Reduce the 25 video limit
I would build cohorts for users that record at least 1 video, 2 videos, 3 videos, and so on. Then, I would look at their retention curves to identify at what point a user adopts the habit of using Loom on a weekly basis (guessing WAU is their targeted usage interval)
Experimenting with these options can be tricky, but Loom shouldn't shy away from monetization experiments given the volume of free users they acquire.
Where is Loom going?
Okay, so we talked about the downmarket with their Basic and Pro plan. Moving upmarket, Loom launched Loom "For Teams", introducing a Business and Enterprise plan. Classic!
Pricing page - June 2020 (50% discount on their Pro plan during COVID-19)
The business use cases are simple. This technology can be used to double down on asynchronous communication to remove useless meetings and be more productive at work. Internally, this is looking at all the collaboration opportunities inside of specific departments but also cross-functionally. Externally, we can see opportunities for sales, customer success, and customer support to use Loom to add a personal touch to their interactions with customers and prospects as well as clear visualizations when demoing the product or showing a customer "how to do X".
I'm sure the business operations team at Loom is having fun moving upmarket trying to get a solid pipeline together in Salesforce for the new sales team they are adding. Combing through email addresses to find multiple employees using Loom is the lowest hanging fruit for the company to identify a solid pipeline early on. "Hey, did you know 50 employees are using Loom at your company?" - would be a great line to have in your back pocket.
We can see that the sales & marketing inside of Loom is still early and looking to grow. LinkedIn is never a perfect measure, but it does give us a general picture of Loom's resourcing and where they are heading:
Their new sales leader is heading up sales and success. He will need to work closely with the biz ops team to prioritize sales operations with a proper CRM & pipeline. In addition, the success team will be hard at work looking to expand the independent paying users into the new business plans they created. Business operations should look at free and pro users that are sharing their videos in Slack, Jira, Notion, and more. Even if multiple employees are not using Loom, being informed that the company is being exposed to Loom would be enough for me to target the buyer.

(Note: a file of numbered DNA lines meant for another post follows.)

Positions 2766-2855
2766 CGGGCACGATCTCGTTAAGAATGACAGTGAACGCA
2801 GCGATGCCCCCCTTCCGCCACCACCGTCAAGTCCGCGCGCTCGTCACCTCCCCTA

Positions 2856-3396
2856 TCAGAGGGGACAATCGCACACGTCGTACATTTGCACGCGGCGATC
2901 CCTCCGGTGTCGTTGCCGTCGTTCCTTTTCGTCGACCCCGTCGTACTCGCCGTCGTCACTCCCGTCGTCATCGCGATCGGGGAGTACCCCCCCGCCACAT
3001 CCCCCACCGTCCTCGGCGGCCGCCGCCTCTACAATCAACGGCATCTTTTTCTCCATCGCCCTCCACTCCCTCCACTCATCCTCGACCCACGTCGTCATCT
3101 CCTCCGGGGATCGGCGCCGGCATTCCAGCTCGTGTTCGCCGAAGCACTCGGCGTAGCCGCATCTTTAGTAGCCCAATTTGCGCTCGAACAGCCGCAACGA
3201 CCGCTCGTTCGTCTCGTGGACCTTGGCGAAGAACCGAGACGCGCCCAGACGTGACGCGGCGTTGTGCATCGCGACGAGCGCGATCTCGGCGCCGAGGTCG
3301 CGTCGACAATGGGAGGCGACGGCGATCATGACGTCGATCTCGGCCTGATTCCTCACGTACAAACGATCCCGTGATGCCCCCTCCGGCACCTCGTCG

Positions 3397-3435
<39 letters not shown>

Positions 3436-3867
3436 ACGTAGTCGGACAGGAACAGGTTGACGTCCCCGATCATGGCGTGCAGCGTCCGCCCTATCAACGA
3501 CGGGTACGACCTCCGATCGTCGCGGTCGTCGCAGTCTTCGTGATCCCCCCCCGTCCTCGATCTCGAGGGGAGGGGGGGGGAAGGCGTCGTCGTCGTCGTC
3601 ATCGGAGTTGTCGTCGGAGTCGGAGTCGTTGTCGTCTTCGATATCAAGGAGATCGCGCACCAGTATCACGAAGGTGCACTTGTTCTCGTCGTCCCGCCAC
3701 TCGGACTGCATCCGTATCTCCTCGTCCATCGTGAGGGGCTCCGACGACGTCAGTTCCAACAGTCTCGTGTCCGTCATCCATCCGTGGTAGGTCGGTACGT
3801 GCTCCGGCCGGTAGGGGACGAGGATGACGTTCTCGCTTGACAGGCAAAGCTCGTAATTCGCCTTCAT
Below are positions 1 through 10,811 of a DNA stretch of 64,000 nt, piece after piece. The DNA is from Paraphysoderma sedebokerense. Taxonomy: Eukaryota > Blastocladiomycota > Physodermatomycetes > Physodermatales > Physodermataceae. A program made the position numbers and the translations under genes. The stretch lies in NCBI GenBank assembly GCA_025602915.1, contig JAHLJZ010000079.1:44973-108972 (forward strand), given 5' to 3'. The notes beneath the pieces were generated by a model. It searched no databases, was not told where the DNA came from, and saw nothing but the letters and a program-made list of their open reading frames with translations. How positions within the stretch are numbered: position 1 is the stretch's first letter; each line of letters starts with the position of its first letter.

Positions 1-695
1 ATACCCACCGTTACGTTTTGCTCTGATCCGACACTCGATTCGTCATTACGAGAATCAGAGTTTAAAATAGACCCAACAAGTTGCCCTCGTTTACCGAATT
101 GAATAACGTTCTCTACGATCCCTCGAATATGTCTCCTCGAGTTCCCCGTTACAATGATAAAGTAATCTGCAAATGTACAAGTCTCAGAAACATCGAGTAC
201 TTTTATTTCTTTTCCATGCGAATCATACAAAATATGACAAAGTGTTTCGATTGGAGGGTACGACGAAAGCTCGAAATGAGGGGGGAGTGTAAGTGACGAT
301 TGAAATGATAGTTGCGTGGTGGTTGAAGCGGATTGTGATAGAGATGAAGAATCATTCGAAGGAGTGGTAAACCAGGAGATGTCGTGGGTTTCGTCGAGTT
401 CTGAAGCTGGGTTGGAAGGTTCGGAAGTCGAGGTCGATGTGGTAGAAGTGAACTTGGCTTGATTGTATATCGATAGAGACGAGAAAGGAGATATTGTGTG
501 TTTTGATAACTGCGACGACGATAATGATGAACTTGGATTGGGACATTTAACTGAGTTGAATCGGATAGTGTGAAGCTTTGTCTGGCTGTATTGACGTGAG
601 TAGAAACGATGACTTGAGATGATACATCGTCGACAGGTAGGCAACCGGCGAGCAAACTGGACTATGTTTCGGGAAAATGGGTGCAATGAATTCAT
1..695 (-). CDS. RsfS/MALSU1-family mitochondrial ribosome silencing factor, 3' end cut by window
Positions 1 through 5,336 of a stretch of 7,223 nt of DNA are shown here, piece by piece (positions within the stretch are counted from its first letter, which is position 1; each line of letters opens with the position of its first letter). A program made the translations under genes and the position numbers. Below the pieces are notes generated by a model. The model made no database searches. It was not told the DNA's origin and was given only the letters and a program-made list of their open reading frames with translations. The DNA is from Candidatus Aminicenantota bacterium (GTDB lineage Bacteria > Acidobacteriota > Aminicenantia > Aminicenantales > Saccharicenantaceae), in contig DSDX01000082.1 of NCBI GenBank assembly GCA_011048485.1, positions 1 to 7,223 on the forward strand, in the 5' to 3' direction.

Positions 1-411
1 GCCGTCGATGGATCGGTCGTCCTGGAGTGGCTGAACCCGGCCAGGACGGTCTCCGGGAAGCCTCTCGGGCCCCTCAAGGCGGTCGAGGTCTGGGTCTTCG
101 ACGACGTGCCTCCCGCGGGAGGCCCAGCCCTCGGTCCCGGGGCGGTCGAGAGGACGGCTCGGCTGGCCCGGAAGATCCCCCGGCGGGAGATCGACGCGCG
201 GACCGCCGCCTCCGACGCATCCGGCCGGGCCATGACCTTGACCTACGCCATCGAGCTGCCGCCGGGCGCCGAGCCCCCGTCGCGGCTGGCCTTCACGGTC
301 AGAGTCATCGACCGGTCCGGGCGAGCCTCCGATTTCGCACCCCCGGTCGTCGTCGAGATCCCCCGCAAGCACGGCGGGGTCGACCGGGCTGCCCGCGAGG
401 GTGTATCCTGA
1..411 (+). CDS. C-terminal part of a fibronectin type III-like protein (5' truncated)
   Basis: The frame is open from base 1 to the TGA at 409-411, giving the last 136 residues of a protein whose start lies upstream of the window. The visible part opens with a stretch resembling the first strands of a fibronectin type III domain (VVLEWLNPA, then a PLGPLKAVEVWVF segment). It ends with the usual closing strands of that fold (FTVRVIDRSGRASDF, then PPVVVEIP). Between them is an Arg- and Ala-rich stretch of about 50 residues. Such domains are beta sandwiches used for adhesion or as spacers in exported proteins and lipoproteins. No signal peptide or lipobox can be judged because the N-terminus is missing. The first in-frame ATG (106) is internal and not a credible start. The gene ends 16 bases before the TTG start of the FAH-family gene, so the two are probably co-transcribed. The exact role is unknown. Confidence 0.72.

Yet, it will be difficult to identify that buyer from a sales perspective. You have a marketing coordinator actively using Loom, do you reach out to that coordinator? Do you find the Director of Marketing via LinkedIn and send off a message? The decision-makers and buyer personas will need to be fleshed out for business & enterprise plans.
Loom's product development should shift to the team and enterprise plans to further differentiate themselves to justify the higher ARPU. As with any business, this will cause tension and a mental shift when adding sales priorities and revenue-based decisions into product development.
From a marketing perspective, they may start testing paid channels with the intent of bringing in leads for the business and enterprise plan. In general, I would focus efforts on acquiring free and pro users to continue to build a base of leads primed for MQL or PQL triggers. What those triggers are would be my top priority for the biz ops team to bridge marketing and sales.
My assumption to resource Loom in preparation for moving upmarket may be off given the jobs they are hiring for currently. Yet, it will only be a matter of time. Perhaps they need to nail down their systems and operations before scaling their sales & marketing teams.
Loom has taken a screen recording and turned it into a value proposition that challenges how companies communicate. The value they provide is undeniable. I've felt it first hand by doubling down on asynchronous communication within my team.
Yet, the flexibility of the free plan has me worried. My video library is full of videos that were recorded for a quick explanation or presentation of my work. I forget about them like a deck that gets forever lost in Google Drive. If I need to keep a video, I download the file and upload it into Slack or Google Drive.
As Loom moves upmarket, they will take millions of users and find opportunities to upgrade them into their business and enterprise plans. My concern is these videos are already being organized inside a company; Slack is completing that job alongside the proper threads and text communication needed, all in one place.
Loom will need to further differentiate their product past a screen recording. If a company like Zoom or Slack decides to jump in, their distribution in the B2B space would make it difficult for Loom to scale as companies look to simplify their tech stack, not add to it.
With that said, they have a kick-ass product, built-in acquisition loops, and incredibly smart people. So, I'm hopeful this company will keep pushing and continue to change the way companies communicate at work.